A few years ago – seems like a lifetime ago – I wrote a blog post titled “Work Ethic – A Rant“. I had been working in Las Vegas at a casino for a few months, and was happy in my job. But I had grown tired of some of the malcontents I had to deal with every day. And I’m not talking about the customers.
The attitudes I was seeing were horrendous. People who wanted to work couldn’t because folks with more seniority would complain if they were scheduled more hours. Then the senior folks would come in and ask to leave as soon as possible. I won’t recap the details here. Just cllick the link above and you’ll see my full rant.
Now, going on six years down the line, I don’t see a whole lot of change. Perhaps some of the attitude has mellowed, mainly because people are afraid of losing their jobs and not finding another. But customer service is still a problem, both internally and externally. People not treating paying customers well, and treating co-workers even worse. And it’s in just about every industry.
In some cases, it’s the workers that are the problem. For whatever reason, they’ve become jaded and refuse to improve. In that sense, nothing has changed since 2005.
But in many cases, I have to lay the blame on the emplyer and the culture created there. In the race to maximize profits by minimizing costs, many corporate cultures have tried to fit every job, every task into tightly defined procedural cubby holes. In the process, innovation is being thrown out the window, and morale slips.
Right now I’m reading Seth Godin’s “Linchpin: Are You Indispensable?“, and while I agree with pretty much everything I’ve read so far, there is one fact he repeats that just doesn’t ring true. The basic premise of the book is that in today’s market, the only way to really protect yourself from being replaced with someone cheaper/younger/less experienced is to make yourself as irreplaceable as possible. So far, I’m with him. But then he goes onto say that if you make yourself virtually irreplaceable, and your current employer doesn’t recognize that, there are plenty of other employers that want you.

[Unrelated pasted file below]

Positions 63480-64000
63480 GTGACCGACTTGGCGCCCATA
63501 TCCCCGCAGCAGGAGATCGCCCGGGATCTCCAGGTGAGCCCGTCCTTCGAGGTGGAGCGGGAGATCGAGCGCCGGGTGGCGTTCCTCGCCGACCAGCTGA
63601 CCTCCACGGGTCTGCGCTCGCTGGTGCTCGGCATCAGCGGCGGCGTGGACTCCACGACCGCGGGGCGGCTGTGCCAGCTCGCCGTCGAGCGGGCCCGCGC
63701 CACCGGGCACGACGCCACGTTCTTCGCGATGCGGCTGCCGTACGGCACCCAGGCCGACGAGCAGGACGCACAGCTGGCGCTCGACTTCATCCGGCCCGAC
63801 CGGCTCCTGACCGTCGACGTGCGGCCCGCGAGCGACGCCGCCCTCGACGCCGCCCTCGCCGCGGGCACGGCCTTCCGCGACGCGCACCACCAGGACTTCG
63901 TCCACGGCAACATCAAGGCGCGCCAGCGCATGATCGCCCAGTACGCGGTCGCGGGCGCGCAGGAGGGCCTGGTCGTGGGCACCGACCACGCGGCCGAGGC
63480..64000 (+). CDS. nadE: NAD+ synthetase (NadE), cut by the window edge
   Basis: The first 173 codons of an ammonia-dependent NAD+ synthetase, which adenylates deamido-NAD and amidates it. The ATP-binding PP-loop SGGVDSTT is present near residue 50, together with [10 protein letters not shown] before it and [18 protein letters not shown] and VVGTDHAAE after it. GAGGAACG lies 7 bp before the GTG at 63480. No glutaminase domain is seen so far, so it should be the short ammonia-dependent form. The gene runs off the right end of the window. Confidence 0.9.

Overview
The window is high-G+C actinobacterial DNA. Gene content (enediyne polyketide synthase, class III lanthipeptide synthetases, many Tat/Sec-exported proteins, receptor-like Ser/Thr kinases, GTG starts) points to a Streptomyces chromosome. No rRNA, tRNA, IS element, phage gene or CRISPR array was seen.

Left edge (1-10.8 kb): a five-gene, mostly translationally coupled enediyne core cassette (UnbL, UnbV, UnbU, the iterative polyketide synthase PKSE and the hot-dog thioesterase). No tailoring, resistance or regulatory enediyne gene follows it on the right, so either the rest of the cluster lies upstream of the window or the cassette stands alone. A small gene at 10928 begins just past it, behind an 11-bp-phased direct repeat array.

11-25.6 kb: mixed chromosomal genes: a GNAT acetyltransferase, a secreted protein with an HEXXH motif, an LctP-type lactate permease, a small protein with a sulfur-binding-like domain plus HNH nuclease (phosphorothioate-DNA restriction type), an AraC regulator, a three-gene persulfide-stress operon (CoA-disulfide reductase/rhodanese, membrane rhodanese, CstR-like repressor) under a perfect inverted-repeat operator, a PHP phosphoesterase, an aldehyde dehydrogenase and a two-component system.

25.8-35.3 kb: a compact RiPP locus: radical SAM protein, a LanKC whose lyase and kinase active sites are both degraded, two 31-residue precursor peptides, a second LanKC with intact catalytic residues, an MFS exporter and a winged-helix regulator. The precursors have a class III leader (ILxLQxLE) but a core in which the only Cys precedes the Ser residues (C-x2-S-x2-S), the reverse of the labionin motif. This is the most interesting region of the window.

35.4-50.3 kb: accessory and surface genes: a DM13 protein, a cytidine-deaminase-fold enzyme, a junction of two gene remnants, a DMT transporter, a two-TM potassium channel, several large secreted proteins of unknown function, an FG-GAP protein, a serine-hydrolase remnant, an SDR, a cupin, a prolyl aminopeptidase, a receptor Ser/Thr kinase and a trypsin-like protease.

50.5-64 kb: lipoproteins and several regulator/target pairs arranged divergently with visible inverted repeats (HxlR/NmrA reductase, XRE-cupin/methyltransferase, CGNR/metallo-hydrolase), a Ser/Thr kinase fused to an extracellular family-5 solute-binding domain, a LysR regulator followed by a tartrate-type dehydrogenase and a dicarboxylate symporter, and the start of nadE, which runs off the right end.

Insert sound of tires skidding on pavement.
This is where the whole thing breaks down for me, because it relies on one thing: Employers recognizing the value of an employee farther down the chain. While your immediate supervisor, and even their supervisor may recognize your work, if the company structure isn’t set up to take advantage of that, or as I’ve seen in some cases, stifles that creativity, you actually may get punished for trying to take those extra steps. At the minimum, you’ll be fighting to get things done through others who have hit that wall enough times that they just aren’t willing to bang their head against it again.
That reality is what can often kill the work ethic of even the best workers. And my experience is that there are far more of the companies that are focused on bottom line rather than creativity. Of course, it’s a “Catch-22″. If they release their workers to innovate, they actually will improve their bottom line with better products and services. But that’s not how the corporate structure is built. I’ve seen this in multi-billion dollars organizations and small Mom & Pop businesses.
I understand it. When the economy is as tough as it is now, companies are doing what they need to do to stay afloat. But that leads to a mentality of trying to to throw stuff overboard rather than right the ship. There’s only so much you can cut before you start hurting quality.
But that’s what’s happening. As to Godin’s belief that there are plenty of companies out there that want the innovators? I think there are plenty that think they do. But how many actually have a corporate climate that encourages it? Very few.
So, I think that “work ethic” is still failing. I think there are still far too many who take what they have for granted, and expect even more. But more and more, I think many employers have created a climate that encourages that feeling, rather than empower, encourage and excite their employees.